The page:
Money Matters: Are you risk-averse or loss-averse?

By William Dostman III

The Daily Record Newswire

When investors discuss their portfolio, their first comment is almost always about return. While return is clearly important to every investor, the risk that is being taken to achieve that return is too often overlooked.

Nearly everyone believes that they are a rational investor. That is, they believe they're taking all of the information available and looking for the highest possible return with the lowest possible risk. However, studies have shown that this is not the case. Instead of being risk-averse, people tend to be loss-averse.

As an example, you can choose from the following two options. Would you rather have an 80 percent chance of receiving $4,000 and a 20 percent chance of receiving nothing or a 100 percent chance of receiving $3,000? When asked, 80 percent of people chose the guaranteed $3,000. The first choice is mathematically the best bet, with an expectation of receiving $3,200 ($4,000 x 0.80), but the individuals polled were not willing to take the risk of receiving nothing even though it provided the best risk/return profile.

The second example is similar, but is from a loss perspective. Would you rather have an 80 percent chance of losing $4,000 and a 20 percent chance of breaking even or a 100 percent chance of losing $3,000? Incredibly, 92 percent of people polled chose the first option. That demonstrates that investors are willing to take the risk of creating even greater losses in the future, as long as they do not have to realize a loss now.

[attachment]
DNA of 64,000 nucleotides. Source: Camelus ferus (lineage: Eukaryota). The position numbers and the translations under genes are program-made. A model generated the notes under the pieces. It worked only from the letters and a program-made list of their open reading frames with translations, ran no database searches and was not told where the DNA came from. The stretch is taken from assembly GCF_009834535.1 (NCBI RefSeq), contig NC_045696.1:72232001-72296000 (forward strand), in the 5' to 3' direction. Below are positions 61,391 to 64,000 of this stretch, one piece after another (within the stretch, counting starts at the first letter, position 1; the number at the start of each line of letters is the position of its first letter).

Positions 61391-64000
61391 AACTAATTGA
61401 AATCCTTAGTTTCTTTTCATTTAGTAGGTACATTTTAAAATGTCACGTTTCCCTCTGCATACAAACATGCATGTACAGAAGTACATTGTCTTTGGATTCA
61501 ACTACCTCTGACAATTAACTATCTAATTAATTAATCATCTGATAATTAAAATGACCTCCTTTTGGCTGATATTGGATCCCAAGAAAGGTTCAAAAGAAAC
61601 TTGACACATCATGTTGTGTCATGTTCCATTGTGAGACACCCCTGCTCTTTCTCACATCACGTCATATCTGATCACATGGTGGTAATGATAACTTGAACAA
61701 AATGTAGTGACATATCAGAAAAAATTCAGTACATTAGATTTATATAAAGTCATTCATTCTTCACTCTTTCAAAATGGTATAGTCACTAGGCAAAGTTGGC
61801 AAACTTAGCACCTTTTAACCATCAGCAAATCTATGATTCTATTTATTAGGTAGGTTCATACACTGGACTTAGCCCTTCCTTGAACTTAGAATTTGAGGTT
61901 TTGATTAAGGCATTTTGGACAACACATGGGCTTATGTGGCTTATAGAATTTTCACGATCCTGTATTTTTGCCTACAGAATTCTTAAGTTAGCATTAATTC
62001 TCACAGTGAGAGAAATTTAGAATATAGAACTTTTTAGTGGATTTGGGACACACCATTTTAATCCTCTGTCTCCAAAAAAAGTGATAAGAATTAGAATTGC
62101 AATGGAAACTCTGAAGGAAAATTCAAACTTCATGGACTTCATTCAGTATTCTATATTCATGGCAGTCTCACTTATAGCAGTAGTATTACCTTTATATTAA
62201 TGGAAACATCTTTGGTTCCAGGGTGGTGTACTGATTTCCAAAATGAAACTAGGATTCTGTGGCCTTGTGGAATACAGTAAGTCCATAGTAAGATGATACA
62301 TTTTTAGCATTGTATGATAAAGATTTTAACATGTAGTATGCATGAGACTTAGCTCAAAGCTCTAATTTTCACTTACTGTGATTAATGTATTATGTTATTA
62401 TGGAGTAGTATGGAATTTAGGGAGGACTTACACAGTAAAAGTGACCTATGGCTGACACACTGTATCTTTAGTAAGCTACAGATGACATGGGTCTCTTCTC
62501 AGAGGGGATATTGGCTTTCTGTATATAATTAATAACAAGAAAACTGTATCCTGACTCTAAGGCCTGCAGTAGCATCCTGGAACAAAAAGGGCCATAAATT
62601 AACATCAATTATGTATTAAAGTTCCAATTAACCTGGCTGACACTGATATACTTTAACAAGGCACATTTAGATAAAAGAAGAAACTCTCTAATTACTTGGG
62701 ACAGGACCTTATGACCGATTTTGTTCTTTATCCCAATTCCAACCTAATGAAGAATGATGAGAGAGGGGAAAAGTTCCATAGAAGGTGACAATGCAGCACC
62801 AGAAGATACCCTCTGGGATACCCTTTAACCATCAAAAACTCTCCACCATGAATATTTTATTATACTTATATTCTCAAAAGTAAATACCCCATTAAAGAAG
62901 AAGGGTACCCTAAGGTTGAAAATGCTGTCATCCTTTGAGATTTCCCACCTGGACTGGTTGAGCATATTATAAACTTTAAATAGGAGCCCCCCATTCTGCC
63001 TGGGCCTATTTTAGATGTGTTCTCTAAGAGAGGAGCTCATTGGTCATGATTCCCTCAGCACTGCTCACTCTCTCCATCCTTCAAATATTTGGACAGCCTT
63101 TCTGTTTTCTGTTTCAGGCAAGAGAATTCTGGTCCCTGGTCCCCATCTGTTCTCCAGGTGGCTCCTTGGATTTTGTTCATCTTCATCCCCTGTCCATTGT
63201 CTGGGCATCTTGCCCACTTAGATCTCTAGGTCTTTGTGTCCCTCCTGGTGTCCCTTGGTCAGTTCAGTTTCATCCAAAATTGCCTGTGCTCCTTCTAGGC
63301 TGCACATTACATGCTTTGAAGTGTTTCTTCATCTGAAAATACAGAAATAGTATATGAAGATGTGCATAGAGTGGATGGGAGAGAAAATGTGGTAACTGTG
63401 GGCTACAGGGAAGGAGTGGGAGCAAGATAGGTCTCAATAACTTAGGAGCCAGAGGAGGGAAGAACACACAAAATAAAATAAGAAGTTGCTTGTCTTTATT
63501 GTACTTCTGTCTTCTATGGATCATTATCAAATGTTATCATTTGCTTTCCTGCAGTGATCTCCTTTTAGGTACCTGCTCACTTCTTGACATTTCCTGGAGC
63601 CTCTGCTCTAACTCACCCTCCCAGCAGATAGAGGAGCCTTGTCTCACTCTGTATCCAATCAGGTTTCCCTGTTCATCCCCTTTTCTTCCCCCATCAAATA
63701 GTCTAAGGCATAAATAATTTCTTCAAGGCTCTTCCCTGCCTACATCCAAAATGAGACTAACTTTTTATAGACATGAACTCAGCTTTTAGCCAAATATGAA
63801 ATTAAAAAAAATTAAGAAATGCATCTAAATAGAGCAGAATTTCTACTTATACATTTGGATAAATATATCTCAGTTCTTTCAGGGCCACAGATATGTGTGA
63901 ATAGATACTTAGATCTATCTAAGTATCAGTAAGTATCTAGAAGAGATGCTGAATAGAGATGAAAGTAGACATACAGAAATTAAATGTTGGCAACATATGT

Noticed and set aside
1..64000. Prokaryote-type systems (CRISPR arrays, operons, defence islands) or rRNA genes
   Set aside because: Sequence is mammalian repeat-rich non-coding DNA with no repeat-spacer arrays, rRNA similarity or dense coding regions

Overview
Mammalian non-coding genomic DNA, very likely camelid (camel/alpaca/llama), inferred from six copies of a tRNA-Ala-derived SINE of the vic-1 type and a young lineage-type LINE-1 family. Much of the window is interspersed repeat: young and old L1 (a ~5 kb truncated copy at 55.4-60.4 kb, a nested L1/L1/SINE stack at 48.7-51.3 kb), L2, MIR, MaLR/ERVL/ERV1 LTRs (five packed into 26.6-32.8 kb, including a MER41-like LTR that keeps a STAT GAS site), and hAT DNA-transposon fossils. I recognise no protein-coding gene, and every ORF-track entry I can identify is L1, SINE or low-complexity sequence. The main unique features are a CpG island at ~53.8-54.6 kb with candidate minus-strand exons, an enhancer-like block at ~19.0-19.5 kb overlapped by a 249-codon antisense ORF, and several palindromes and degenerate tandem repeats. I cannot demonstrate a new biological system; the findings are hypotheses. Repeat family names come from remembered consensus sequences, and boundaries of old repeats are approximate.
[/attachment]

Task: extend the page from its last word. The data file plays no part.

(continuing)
As you can see from these examples, and likely your own answers, our belief that we are all rational investors tends to be a skewed notion. In both instances, the overwhelming majority of people chose the option that was statistically the worst choice.

Much of this irrationality is rooted in human nature, as taking a loss is an acknowledgement of personal error. However, the following table demonstrates the profound impact of what can happen if you increase your risk on the way down in an attempt to avoid realizing an early loss.

Amount of Return Required

Loss Incurred To Break Even

10.0% 11.1%

15.0% 17.7%

20.0% 25.0%

25.0% 33.3%

30.0% 42.9%

35.0% 53.9%

40.0% 66.7%

45.0% 81.8%

50.0% 100.0%

60.0% 150.0%

70.0% 233.3%

Two lessons to be learned from this example are the importance of managing risk and the importance of separating your emotions from your investments.

Starting with risk, the first step is to identify all of the risks that are present in your portfolio. However, with the ever evolving complexity of our financial markets, this can be a difficult task even for investment professionals, let alone individual investors. Some of the key risks that you should be aware of include company, country, credit, currency, inflation, interest rate and liquidity.

Regarding emotional detachment, this is something that nearly every individual investor has difficulty doing. Our financial markets are highly influenced by emotion, specifically greed, fear and optimism. Thus, it is important for investors to remain disciplined in their buy and sell decisions in order to mitigate the emotional impact on their portfolio.

While managing risk and emotion sounds easy enough, for most investors it can be next to impossible to do successfully. In many cases, it is best to leave your investments in the hands of a professional money manager so as to eliminate your personal emotional impact. Moreover, a quality manager will have systems in place to monitor and mitigate risk while still providing superior risk-adjusted returns.

The next time you are discussing your portfolio with your friends or financial advisor, make sure you bring up risk and not just return; both are equally important in achieving your financial goals.


William Dostman III is senior domestic equity manager for Karpus Investment Management. He can be reached at (585) 586-4680.

Published: Thu, Sep 8, 2011